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A Family Phenom in the Making Nickelodeon is carefully guiding 'Wild Thornberrys' from popular show to a brand with film potential.

December 17, 2000|ELIZABETH JENSEN | Elizabeth Jensen is a Times staff writer

NEW YORK — Even as millions of kids flocked to movie theaters to see Nickelodeon's "Rugrats in Paris" over Thanksgiving weekend, the folks at the cable channel were plotting and planning to take "The Wild Thornberrys," already a quiet success on television, to the big screen too. The idea is to turn "Wild Thornberrys" into a mega-hit like "Rugrats." It will be two years before Nick knows for sure if it has managed anything close.

For those not in the know, "The Wild Thornberrys" tracks the adventures of the animated Thornberry family as it travels the world so eccentric dad Nigel (voiced by Tim Curry) can make his nature documentaries, which are filmed by mom Marianne (Jodi Carlisle). Along for the ride are teen daughter Debbie (Danielle Harris), who is obsessed with her appearance and portable tape player, and pigtailed younger sister Eliza (Lacey Chabert from "Party of Five"), the show's true star, who has the gift of being able to talk to the many animals they encounter every episode. Eliza has a chimp companion, Darwin (Tom Kane); there's also young Donnie (the Red Hot Chili Peppers' Flea), an adopted wild child who joined the family on one of its trips. Betty White and Ed Asner also provide voices for occasional appearances by the grandparents.

And just in case you're not yet familiar with what has stealthily become Nickelodeon's third-most popular show among the 2- to 11-year-old crowd, the cable network has found a way to guide you there. No crazy Thornberrys family adventure this: The journey from sweet TV show to billion-dollar brand is as closely charted as trip directions provided by a satellite navigation service.

One big stop along the trip, which could ultimately take a decade or more: Sister studio Paramount Pictures has just approved a third "Rugrats" movie for fall 2002, in which the babies will just happen to run across the gang from "The Wild Thornberrys." A stand-alone "Thornberrys" movie is tentatively set to follow the next year.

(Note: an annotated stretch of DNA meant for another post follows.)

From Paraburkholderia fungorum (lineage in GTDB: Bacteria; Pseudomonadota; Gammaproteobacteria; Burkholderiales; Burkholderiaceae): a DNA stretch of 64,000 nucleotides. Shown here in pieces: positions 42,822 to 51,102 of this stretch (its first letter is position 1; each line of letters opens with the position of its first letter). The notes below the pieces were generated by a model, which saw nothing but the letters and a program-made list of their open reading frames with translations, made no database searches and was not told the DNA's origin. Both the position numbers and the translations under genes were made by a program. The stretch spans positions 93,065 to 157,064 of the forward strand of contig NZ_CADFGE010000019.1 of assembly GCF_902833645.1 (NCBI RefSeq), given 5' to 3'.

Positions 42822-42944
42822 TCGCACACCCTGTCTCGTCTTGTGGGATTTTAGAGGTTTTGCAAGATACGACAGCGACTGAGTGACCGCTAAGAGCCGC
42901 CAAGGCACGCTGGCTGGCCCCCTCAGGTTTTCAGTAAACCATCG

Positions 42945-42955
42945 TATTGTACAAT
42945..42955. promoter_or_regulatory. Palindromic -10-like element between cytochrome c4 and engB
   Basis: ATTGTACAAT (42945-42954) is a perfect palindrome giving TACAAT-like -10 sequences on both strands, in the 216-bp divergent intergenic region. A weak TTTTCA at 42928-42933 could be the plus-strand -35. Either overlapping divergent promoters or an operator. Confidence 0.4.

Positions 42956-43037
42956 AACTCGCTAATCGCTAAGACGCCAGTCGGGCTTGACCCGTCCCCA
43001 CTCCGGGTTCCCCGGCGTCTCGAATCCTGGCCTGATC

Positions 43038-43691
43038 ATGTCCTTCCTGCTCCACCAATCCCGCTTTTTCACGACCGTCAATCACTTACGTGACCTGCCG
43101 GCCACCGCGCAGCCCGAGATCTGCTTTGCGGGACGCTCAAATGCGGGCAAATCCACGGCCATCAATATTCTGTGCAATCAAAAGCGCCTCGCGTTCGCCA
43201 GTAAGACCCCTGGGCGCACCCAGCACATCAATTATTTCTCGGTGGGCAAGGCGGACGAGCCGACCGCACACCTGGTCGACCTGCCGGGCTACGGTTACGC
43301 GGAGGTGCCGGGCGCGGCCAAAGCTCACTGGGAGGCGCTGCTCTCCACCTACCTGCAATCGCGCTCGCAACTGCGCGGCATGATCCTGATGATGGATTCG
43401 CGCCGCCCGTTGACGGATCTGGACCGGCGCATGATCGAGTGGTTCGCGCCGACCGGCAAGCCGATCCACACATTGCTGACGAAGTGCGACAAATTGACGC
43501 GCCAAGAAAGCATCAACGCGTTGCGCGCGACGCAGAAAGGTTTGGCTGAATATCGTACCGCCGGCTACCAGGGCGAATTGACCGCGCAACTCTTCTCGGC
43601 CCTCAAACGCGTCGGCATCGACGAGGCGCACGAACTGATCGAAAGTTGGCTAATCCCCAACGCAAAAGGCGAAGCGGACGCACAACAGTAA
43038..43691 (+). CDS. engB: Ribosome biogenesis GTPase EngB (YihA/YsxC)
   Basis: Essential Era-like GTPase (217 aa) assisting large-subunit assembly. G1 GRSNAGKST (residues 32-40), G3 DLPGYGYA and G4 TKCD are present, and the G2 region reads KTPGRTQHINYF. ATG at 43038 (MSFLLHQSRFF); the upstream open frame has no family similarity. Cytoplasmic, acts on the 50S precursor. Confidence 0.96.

"The Wild Thornberrys" got its start in 1998 after Nickelodeon put out a call for projects that had the potential to become five-day-a-week shows with appeal for boys and girls, and the possibility of spin-off products. Out of the handful that came in, two were made. One was "CatDog," a zany animated show that initially seemed the better prospect and got a five-night-a-week run, while the more complicated, story-based "Wild Thornberrys" aired two times a week.

But then, "kids started voting with the remote," says Nickelodeon President Herb Scannell. "Out of the gate, it was a performer." An initial order of 20 episodes was immediately increased--80 have been ordered so far--and a year ago the show went to a coveted five-night-per week slot (Although "CatDog" is still on the air, new episodes are no longer being produced.) Thus far this year, "The Wild Thornberrys" is Nickelodeon's third-highest-rated show among the 2- to 11-year-old set, behind "Rugrats" and "SpongeBob SquarePants." Among 6- to 11-year-olds, it is second to "Rugrats."

"Thornberrys" has none of the gross-out potty humor of "Rugrats," although both are from the distinctive pens of the Arlene Klasky-Gabor Csupo production team, which also does Nickelodeon's "Rocket Power" and "As Told by Ginger," which just launched to strong response. "Thornberrys" is not such an immediately obvious hit as the silly "Rugrats," but several elements combine to give it great appeal, in particular the exotic locales and the animals. Scannell calls it a "Discovery-esque world done in a tongue-and-cheek aspect that parents appreciate."


Indeed, it's one of those rarities on television, a true family show, with a character for each age group and enough adult humor that parents aren't driven away. One posting on the Family Web site notes: "Anything that gets a preteen and her mom to laugh at the same humor has got to be doing something right." This Internet writer praises the program because "it shows a family where Mom and Dad love each other, Mom and Eliza are strong female role models--OK, the older sister is a 'ditz' but they love her anyway. And they all stick together, even though all the characters have their own weaknesses and insecurities."

Csupo's original idea was to have Dad Nigel as an animal psychologist, says Eryk Casemiro, the program's co-executive producer. But when the show went to Nickelodeon, "it just became obvious to make changes, that it was a perfect idea to have a 12-year-old girl with the ability to talk to animals. It's the way kids role-play with their own pets."

Instinct proved right. "You know it's a fertile idea when you have an embarrassment of story ideas," Casemiro says. "Even after 80 episodes, we still aren't close to maxing out on ideas." If they are, they can always turn to their fans: Two girls wrote in with their own script for a Midwest Thornberrys adventure revolving around prairie dogs, anecdotal evidence, Casemiro says, that the connection with viewers is strong.

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